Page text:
Tuesday, September 24, 2013

A rainy museum day in West Yellowstone

September 18, 2013
West Yellowstone, Montana
Grizzly RV Park

We had planned to explore the Mammoth Hot Springs area of Yellowstone today but our second day of cold stormy weather caused us to stay close to “home” and check out a couple of museums in town.

The first stop on this rainy day was the Yellowstone Historic Center which is housed in the original Union Pacific Depot. Vic used to teach American History so his interest in these types of museums is especially strong. I enjoy it too, but don’t have the same compelling need to read every plaque.  Suffice it to say, that we need to allot a fair amount of time to these endeavor and that’s fine with me as a major reason we are full-timers is to get a more in-depth appreciation for this amazing country we call home.
Vic visited Yellowstone once before as a ten-year-old boy.  He doesn’t remember much about the experience except for seeing bears, camping in tents, and watching the miracle of Old Faithful.

vic at ys in 1950s

old faithful in the 50s

This trip was my first time here, so neither of us knew much about the history of Yellowstone. The museum turned out to be fairly small and limited in scope—but a worthwhile stop. The main highlight was learning about travel to and within Yellowstone through the different eras since the park opened in 1872. (Yellowstone was the first national park.) 

union pacific poster

Some of these souvenirs were popular when Vic was here as boy in the 1950s. I think they still sell the same spoons today although I bet it is hard to find the originals that were sterling silver.

When the park first opened travellers arrived by stagecoach, but by 1908 train travel was the preferred mode. In fact, the whole town of West Yellowstone grew out of the need to have services for the arrival of these passengers. I enjoyed seeing how elegant the train trips were as they had several displays of the fine china and linens aboard the train. When the tourists arrived, they could rent special dusters to wear in the carriages that took them on a five-day tour of the park.

The camping was all set up for them as part of the tour package, but I imagine it was still pretty primitive. The crazy part that I mentioned in my previous post was how much interaction there was between the tourists and the wildlife. Feeding them by hand was not uncommon.  If an animal threatened a human, I guess they just shot them back then.  

Traveling in the park in the winter was another interesting part of the museum’s display. In the park’s early days, it closed for the winter but by the 1930s the roads leading to the park were paved and plowed allowing for more travel into the park. In the 1950s, they started to use snowcoaches to take people around the park. This 1953 vintage snowcoach on display outside the museum was built by Bombardier, a company later famous for its Ski-Doo snowmobiles.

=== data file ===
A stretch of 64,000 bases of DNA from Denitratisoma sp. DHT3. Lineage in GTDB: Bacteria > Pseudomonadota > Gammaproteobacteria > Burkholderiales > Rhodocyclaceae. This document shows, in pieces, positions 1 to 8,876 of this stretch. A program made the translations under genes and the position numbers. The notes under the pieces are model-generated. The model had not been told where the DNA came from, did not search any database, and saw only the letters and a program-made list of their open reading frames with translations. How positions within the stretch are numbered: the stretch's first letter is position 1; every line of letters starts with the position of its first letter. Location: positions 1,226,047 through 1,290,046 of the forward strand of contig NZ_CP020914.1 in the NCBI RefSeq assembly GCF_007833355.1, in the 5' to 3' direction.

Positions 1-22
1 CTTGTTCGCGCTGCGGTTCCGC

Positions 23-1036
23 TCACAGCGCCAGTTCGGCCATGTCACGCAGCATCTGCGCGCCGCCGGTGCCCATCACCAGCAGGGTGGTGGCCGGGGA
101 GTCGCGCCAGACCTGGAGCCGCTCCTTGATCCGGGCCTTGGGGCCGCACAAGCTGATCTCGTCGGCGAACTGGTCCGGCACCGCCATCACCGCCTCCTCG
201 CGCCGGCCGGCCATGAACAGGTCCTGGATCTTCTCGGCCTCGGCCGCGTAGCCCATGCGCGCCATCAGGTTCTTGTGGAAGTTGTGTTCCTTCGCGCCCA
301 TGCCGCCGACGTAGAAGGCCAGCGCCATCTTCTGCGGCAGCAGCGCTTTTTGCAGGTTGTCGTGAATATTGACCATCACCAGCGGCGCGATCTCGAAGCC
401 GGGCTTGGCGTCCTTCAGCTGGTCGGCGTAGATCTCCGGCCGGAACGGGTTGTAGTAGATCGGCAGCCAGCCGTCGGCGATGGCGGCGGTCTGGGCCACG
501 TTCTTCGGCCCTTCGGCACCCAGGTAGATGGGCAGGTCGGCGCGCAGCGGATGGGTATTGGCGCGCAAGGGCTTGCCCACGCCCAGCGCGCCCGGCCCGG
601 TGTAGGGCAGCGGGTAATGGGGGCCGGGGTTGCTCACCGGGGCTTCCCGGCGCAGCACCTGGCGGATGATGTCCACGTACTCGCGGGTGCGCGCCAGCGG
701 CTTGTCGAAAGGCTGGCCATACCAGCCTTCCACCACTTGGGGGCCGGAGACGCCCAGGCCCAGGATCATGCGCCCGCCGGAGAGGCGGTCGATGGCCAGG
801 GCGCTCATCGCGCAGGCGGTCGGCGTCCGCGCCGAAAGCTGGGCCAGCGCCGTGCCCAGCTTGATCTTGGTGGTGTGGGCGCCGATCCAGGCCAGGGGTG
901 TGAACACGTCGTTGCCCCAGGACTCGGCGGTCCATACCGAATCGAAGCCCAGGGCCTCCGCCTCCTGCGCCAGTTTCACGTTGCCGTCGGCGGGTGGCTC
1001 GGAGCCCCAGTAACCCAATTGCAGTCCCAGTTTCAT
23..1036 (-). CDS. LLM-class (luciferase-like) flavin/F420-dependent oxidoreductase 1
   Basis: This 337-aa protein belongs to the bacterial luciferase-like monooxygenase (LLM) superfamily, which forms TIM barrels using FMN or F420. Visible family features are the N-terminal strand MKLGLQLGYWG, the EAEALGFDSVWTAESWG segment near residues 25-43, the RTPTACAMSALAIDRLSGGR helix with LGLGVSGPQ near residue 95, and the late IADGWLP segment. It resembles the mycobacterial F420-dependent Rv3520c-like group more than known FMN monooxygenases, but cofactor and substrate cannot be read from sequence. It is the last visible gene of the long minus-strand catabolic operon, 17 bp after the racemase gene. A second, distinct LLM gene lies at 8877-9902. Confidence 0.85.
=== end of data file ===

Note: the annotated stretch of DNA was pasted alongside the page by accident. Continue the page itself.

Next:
When snowmobiles became popular in the 60s, this opened up a whole new form of travel for winter tourists leading the park to eventually open year round in 1971 for winter recreation. Snowmobiles were allowed in the park until tighter restrictions on noise and pollution changed the regulations.  Nowadays, they only allow snowmobiles by special permit (thankfully, they have to be the newer quiet ones that meet EPA guidelines). The park still uses more modern snowcoaches that take people on tours around the park, an especially popular choice when some of the roads are closed due to snowfall.

This Arctic Cat snowmobile brought back youthful memories to me as I lived in the Upper Peninsula of Michigan when this model came out in the 60s.  With over 300 annual inches of snowfall, snowmobile recreation was incredibly popular in the UP and northern Wisconsin and Minnesota as many of the early models were manufactured there.

Our second “museum” experience of the day was a visit to the Grizzly and Wolf Discovery Center.  Our guide from the previous day’s tour recommended that we visit this place. It is a non-profit wildlife center whose aim is to educate people about Yellowstone wildlife, with an emphasis on bears and wolves.  The big surprise is that they have two wolf packs and nine grizzlies who live at the center. These are animals who either could not survive in the wild due to abandonment at a young age or who would have been killed because they were deemed nuisances or threats to humans. The center has several acres dedicated to these animals which are set up to be as close to natural surroundings as they can be. It was also impressive to learn the animals have no human contact with the employees who work very hard to keep the animals “entertained.”  We saw them hide squash under rocks for the grizzlies and put out a deer carcass for the wolves to eat (about the time the battery on my camera died.)  Everyday they put out new scents and rearrange different aspects of their surroundings to keep things interesting for the animals. It still seemed sad to see them captive, but at least this place has high standards and is focused on education. They describe their animals as ones who “serve as ambassadors for their wild counterparts.”